"You did it?" I asked.

He nodded, smiling.

"And you saved me from the fire?"

His smile vanished. "No," he replied, "you did that yourself."

"I have powers?" I asked incredulously.

"No," he pursed his lips. "Just dumb good fortune. Very dumb. Very good fortune."

I frowned at him, then at my smoking fingers.

* * *

I followed the line. The unbroken line, faster and faster.

* * *

I'll just follow the golden thread! That will lead me back to my body! At last! I'll get out of here.

Geshe Thubten Sengey was watching me. He turned, and followed his own thread in the other direction.

* * *

Ayesha! Listen. Can you read me? What is this place? Look it up in a geography book. Big mountain, very distinctive like a pyramid with a great gouge, a crack. Vertical. Yes, up and down in the middle. Yes. Snow-covered. Near two large lakes. Some adobe-like buildings. Where could this be? Ayesha? You get it?

* * *

It didn't work. Who do you think you were kidding? How could you be so dumb? Even if you followed the thread, it couldn't get you back into your body. You fool! Someone else did it. She did it. So how can you think you can undo it? You fool. Damn. Can she--will she--read this, too?

* * *

Dammit! She couldn't have done it unless you allowed it! You did it yourself! Well then, well then--uh. Uh.

* * *

A crack in the wall. You saw a crack in the wall. Your hand touched it and felt a slight cold breeze. It was like a miracle. Cold air coming into your cell from a lightning-shaped crack. It was almost like escaping. Just the knowledge of the source of the air, vast expanses of sky and wind, clouds and thunderstorms, was akin to escaping. "AH."

* * *

I remember meeting her. It was in the park. Early spring. The trees were just beginning to display a mist of green, as if almost unseen messengers of almost invisible life. Her face, pale skin, startlingly white and smooth, seemed to mark her as a visitor from another place, unnameable. When I stopped, frozen, before her, she looked up from the book she was reading and paralyzed me further with the calm upward glance of her blue eyes. "I..." I started to say, needing to find a way to stay near her, but I could go no further.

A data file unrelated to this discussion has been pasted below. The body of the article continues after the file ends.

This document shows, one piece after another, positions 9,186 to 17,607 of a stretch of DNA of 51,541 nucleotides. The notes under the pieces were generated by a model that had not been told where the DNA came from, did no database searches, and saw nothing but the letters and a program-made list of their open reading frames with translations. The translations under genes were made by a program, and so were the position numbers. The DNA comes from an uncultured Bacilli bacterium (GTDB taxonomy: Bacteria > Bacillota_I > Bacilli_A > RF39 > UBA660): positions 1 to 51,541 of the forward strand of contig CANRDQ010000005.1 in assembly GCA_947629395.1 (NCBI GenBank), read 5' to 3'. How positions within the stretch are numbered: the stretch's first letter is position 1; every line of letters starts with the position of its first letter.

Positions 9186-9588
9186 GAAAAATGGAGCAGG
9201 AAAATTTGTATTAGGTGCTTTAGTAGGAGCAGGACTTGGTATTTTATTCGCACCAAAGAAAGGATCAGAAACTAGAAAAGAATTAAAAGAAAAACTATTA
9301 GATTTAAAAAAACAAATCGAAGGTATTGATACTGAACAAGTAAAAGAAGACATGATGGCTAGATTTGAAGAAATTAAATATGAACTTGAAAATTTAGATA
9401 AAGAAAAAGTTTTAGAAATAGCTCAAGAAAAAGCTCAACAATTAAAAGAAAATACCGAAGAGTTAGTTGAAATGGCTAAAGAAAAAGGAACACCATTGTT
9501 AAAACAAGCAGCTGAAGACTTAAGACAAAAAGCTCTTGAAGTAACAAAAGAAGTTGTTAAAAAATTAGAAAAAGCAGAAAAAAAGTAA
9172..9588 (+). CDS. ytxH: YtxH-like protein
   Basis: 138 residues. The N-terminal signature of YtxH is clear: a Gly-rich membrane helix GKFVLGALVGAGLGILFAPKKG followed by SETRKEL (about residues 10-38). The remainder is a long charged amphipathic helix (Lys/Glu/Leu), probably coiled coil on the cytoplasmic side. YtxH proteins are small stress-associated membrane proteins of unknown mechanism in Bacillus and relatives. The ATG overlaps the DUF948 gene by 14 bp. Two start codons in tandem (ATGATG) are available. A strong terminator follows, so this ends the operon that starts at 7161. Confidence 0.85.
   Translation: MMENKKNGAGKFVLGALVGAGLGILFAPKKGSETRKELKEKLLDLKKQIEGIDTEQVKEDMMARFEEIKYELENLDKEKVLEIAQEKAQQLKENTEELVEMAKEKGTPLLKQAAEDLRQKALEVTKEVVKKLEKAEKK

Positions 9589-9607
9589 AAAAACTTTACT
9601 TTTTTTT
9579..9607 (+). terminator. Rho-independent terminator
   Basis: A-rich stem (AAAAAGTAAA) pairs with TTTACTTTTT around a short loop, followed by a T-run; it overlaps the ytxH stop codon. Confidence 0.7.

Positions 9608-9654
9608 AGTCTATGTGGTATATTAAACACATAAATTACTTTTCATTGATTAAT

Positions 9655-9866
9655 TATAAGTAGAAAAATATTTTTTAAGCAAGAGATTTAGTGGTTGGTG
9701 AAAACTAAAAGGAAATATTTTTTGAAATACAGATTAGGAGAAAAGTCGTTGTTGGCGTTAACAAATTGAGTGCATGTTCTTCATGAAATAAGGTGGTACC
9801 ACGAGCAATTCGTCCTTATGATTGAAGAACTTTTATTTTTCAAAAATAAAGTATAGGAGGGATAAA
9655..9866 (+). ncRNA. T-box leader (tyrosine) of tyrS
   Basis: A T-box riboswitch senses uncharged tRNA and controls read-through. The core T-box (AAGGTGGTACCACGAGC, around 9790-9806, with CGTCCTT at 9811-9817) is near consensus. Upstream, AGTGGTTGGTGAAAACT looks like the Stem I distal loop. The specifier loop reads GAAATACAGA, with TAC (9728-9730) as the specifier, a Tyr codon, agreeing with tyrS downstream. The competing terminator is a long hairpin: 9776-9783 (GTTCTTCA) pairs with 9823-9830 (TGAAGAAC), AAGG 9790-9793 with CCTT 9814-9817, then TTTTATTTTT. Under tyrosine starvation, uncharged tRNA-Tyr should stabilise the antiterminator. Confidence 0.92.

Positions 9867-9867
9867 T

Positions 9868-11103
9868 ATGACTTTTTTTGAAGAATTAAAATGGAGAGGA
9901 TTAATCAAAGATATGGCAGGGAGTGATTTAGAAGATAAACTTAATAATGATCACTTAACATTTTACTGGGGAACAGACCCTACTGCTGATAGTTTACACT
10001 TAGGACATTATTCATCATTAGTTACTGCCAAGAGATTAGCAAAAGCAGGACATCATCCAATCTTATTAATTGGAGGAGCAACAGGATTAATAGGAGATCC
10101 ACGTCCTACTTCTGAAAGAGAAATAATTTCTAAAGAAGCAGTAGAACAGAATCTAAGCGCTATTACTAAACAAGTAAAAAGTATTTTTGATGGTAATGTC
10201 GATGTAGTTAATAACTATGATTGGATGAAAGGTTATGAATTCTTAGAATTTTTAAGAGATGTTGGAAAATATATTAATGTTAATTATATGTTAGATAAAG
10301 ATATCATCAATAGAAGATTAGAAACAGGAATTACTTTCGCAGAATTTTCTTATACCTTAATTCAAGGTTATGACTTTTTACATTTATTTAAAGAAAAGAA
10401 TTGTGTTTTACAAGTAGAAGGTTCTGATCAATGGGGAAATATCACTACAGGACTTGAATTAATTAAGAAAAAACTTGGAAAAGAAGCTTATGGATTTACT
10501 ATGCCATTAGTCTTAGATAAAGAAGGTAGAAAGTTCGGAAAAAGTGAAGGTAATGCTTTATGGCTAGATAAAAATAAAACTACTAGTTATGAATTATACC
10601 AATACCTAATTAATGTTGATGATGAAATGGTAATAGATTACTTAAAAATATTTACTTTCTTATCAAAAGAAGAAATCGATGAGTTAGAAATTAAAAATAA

A line appeared above her right eyebrow. "Yes?" she asked.

But I wasn't sure it was she who had spoken and not the branches upon the tree above.

"UH. UH," I whispered, not knowing how to breathe and longer.

"Hmmm," she smiled. And that was the beginning.

* * *

"Of course," he said, "I know. I did it myself!" Glancing around the large visiting room. "But it was a mistake. I didn't mean to do it!"

He lit a cigarette and glanced at a nearby inmate holding the hands of his young female visitor who was crying.

"I," he began, "wouldn't do it again. I...damn! Words escape me." Wryly, he smiled. "Maybe time will go fast. But it would be better if I could turn it back and...escape all these things. If it hadn't happened. I wouldn't be here."

He exhaled a white cloud of smoke ;and watched it for a moment. He glanced at the electric clock mounted in the cement block wall.

"Damn! It is later than I thought!" We shook hands and I left through a series of electrically controlled doors and gates. The interior coolness of the prison was replaced by the warmth of a spring afternoon.

Leaving the prison grounds was like driving through a park, with all the young trees wrapped in a mist of green which hovered above their upper branches. "How pretty," I remembered thinking. This was followed by a choking feeling. I drove carefully out the gate, and once on the highway pressed my foot down hard on the accelerator.

* * *

You fool! You damn fool! Don't you realize it's over? Yes it is! Over! Done. Finished. You didn't pay attention, so what did you expect? Gone! She's gone! Dammit. No. That isn't true. It's just...it's just. Ah. You just said the wrong words. Forget it. Fool, you fool.

* * *

"UH. UH. HUM," came the exhalations in the dark. "Whisper. Whisper."

Get them out of here! I can't think about that any more. Out! Out of here! If I can't...well. Then I don't want to think about it any more! Is there no escaping even these thoughts?

* * *

"Why did you save me?" I asked the monk.

"It is my sense of humor," he said, not smiling. "Even though you have maligned me by your confession. I am bound to help you."

It was then I asked him an unexpected question.

"And you wish for Dai Goro Bogdu's death?"

He frowned. "We cannot speak of such things," he said softly.

"Then it is true!" I laughed.

He shook his head, more at my behavior than my words. "We cannot wrap our thoughts in such words." He continued, "Thus those words are untrue."

It was my turn to frown.

* * *


* * *

"One of the other patients," he said, his eyes looking at the nearby empty bed, "had an epileptic seizure. Convulsions!" He looked back at me. "His entire body shook. His arms quivered, his legs thrashed about!"

His eyes softened as if in thought, and he said, "But he could more. This man, twenty years older than me, could move! Quivering and shaking! AH!" And he exhaled.

I looked at the low hills outside of his window. Snow had dusted their blackness, as if a coating of sugar would hide the strip-mined scars. "UH," I said, "I," I said, "better..uh...get going."

He did not look at me. After a silence, he said, still not looking, "Yes. Storm coming. You wouldn't want to get stranded. Goodbye."

"UH. Goodbye," I answered in return, stepping into the hallway, moving quickly towards the exit, (SENOR, SENORITA) starting the car, and going faster and faster. (SENOR, SENORITA).

* * *

Susan's dark hair fell down her back in a long thick braid. Sometimes when she undid it, it fanned open, covering her shoulders, her breasts. Sometimes her eyes would peek through the strands mischievously. Another time her face would be completely hidden.